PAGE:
The financial crisis won't be over until U.S. house prices stop falling, many experts believe, which in short means it won't be over anytime soon.
Despite a long fall that has brought down several major financial institutions and taken the economy as a whole to the brink of recession, housing in the United States is still too expensive relative to incomes, rent and the availability of mortgage money with which to buy it.
And that's before you factor in rising unemployment or oil price inflation that is crimping budgets and making long commutes, and the houses built at the end of those commutes, no longer affordable.
The implications are pretty dire; rising levels of writedowns at banks, more failures of financial firms and lousy economic growth, if any, until six months or so after a base is found.
While the overall disease is a debt bubble, the most debilitating symptom of its unwinding is house price falls.
"It looks to us that at least one half of the peak-to-trough price decline has already occurred and that we should see an outright bottom either late next year or in the first part of 2010," Wachovia economists Mark Vitner and Adam York wrote in a note to clients. "A reasonable first assumption is that a bigger boom will produce a bigger bust."
Looking at housing in relation to income, they found that prices have moved closer to historic norms, but not as far as could be expected given the extent of the boom.
If prices were to moderate back to where they were relative to income in the mid and late 1990s, the S&P/Case-Shiller 20 City index would have to decline 35.1 percent in total compared with its 17.5 percent fall thus far.
Another way to look at housing is how much it costs to buy versus rent.
Vitner and York compared prices with owners' equivalent rent, an exhaustive measure of rental costs computed by the Bureau of Labor Statistics.
Rents and sales prices had a very stable historical relationship between the early 1980s and about 1997, at which point purchase prices surged while rental ones more or less kept pace with inflation.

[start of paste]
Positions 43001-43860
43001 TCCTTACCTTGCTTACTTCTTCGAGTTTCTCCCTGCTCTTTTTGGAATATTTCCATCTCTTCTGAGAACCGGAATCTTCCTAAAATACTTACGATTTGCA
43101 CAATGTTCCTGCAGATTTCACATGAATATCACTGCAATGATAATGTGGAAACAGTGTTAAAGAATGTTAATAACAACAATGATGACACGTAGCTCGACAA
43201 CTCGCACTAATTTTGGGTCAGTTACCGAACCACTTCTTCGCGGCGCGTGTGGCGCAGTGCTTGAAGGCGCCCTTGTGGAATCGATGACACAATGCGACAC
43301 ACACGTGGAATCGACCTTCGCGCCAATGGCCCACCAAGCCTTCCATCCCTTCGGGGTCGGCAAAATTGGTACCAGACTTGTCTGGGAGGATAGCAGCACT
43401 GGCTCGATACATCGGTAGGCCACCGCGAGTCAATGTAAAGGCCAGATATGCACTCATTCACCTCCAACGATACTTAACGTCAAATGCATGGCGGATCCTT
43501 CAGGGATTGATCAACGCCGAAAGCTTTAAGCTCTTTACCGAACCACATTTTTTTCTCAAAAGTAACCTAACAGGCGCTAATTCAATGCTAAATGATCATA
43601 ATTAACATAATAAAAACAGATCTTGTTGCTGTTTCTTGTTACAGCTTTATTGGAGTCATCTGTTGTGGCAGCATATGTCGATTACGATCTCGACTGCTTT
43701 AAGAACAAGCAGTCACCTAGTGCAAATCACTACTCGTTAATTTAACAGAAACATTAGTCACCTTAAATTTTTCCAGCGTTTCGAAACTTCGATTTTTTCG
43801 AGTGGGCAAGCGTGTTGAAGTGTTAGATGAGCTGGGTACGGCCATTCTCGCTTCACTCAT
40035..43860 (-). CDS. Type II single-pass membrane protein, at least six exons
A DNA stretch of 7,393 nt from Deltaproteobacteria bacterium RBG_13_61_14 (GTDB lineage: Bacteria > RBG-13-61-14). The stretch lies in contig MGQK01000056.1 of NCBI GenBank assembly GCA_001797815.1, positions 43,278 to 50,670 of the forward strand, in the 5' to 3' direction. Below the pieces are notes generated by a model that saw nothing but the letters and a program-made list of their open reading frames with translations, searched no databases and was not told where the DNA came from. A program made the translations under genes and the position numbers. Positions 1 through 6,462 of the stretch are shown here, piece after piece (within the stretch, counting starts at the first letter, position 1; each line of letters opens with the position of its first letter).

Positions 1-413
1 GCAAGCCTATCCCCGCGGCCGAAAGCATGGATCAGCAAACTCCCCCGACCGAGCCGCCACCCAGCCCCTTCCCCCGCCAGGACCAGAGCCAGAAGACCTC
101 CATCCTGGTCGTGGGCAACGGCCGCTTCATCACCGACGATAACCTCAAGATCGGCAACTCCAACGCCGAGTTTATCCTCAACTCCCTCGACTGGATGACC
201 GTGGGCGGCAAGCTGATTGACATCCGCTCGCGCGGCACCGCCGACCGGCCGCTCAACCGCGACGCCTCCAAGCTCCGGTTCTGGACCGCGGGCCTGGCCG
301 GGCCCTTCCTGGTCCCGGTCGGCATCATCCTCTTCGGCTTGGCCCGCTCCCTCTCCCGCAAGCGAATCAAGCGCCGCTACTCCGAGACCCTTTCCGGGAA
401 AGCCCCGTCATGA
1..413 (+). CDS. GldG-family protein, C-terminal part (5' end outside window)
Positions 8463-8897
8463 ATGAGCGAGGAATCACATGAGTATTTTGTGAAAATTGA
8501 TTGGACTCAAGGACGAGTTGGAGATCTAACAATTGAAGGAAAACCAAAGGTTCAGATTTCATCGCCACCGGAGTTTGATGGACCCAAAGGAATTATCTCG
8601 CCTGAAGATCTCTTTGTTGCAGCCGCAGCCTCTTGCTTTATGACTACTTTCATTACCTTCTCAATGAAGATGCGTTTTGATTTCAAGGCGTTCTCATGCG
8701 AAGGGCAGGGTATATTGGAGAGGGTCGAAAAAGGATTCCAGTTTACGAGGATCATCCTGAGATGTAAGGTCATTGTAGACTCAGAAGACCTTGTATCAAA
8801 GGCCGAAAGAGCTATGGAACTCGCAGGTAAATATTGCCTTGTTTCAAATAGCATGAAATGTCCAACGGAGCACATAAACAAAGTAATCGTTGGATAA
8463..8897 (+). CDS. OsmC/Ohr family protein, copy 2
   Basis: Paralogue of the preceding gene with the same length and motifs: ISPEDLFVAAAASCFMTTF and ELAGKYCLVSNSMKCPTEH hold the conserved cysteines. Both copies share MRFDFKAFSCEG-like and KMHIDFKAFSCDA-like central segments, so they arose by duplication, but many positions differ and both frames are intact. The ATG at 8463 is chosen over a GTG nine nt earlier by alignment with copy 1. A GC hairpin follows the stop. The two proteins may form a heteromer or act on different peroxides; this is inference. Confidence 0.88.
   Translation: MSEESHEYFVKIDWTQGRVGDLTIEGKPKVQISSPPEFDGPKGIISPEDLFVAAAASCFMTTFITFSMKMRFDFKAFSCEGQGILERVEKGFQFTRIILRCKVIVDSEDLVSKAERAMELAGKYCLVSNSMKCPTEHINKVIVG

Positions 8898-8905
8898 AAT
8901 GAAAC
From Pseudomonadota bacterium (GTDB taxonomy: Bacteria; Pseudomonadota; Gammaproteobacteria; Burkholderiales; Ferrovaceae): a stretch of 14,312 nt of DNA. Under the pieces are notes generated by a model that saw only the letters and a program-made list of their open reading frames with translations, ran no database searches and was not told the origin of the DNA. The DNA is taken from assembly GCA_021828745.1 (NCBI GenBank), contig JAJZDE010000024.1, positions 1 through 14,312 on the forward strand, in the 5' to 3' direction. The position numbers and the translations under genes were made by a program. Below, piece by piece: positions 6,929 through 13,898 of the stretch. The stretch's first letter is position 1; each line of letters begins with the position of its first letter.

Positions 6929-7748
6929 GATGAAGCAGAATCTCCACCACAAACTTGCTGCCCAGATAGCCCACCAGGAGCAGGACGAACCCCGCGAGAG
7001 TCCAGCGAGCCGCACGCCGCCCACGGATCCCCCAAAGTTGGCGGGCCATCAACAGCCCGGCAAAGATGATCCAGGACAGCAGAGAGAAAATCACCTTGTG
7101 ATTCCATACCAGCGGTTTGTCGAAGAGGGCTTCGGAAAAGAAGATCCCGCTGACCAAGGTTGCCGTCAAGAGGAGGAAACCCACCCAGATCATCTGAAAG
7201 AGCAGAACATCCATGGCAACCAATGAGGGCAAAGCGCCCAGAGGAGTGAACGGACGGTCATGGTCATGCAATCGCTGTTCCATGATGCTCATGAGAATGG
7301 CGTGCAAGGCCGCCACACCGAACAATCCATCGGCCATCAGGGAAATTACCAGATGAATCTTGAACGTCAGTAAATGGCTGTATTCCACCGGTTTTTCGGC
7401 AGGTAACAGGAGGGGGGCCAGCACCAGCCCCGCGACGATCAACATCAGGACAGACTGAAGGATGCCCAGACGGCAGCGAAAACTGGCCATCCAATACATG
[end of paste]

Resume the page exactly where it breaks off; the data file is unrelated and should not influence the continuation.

Using the 20 City index, their analysis is that to get back in line with their historic relationship to rental costs prices must fall even further, by nearly 40 percent peak-to-trough.
National Association of Realtors median home price data produces falls that were smaller in total. On an income measure NAR prices could fall 17.2 percent in total, as compared with their 11.2 percent fall thus far.
Regardless of which index you believe, the important measure is that we are only 50-60 percent of the way down. (Help for homeowners facing foreclosure? See video)
When you consider the wreckage that has been manufactured by the first half, that is a sobering thought. You also have to be wary of making comparisons between this housing slump and any other since the Great Depression.
A crucial difference this time may be the availability of finance, especially as continued falls in house prices destroy capital at banks and at Fannie Mae and Freddie Mac.
If you think about the housing slump during the Savings & Loan crisis, credit availability was impaired by busts of regional lenders but never was Fannie and Freddie's ability to play their role imperilled in the way it is today.
Freddie Mac said last week it was considering ways to raise capital, including allowing its portfolio of loans to run down, or selling loan securities it owns.
That is the last thing the mortgage market needs, a point that was probably not lost on Treasury Secretary Hank Paulson when he moved to orchestrate a rescue package for the two government-sponsored lenders.
Barclays Capital mortgage analyst Seth Glasser points out that average mortgage rates spiked by about 60 basis points between mid-May and mid-July.
For borrowers who need large loans or whose situation is unusual rates can be as much as two full percentage points higher.
Given the state of the financial system, rates are if anything likely to be headed higher relative to inflation and many marginal would-be buyers will find they cannot borrow at any cost.
One conclusion you can draw quite easily from all of this is that it is still way too early to see financial shares recovering, despite the recent rally and despite the new rules limiting short selling.
Another is that direct government intervention is more and more likely the deeper the falls become.
That might be via nationalisation of Fannie and Freddie or through lending or subsidies from some new entity.
It may also have to wait until after the U.S. presidential election or until after a new wave of bank failures.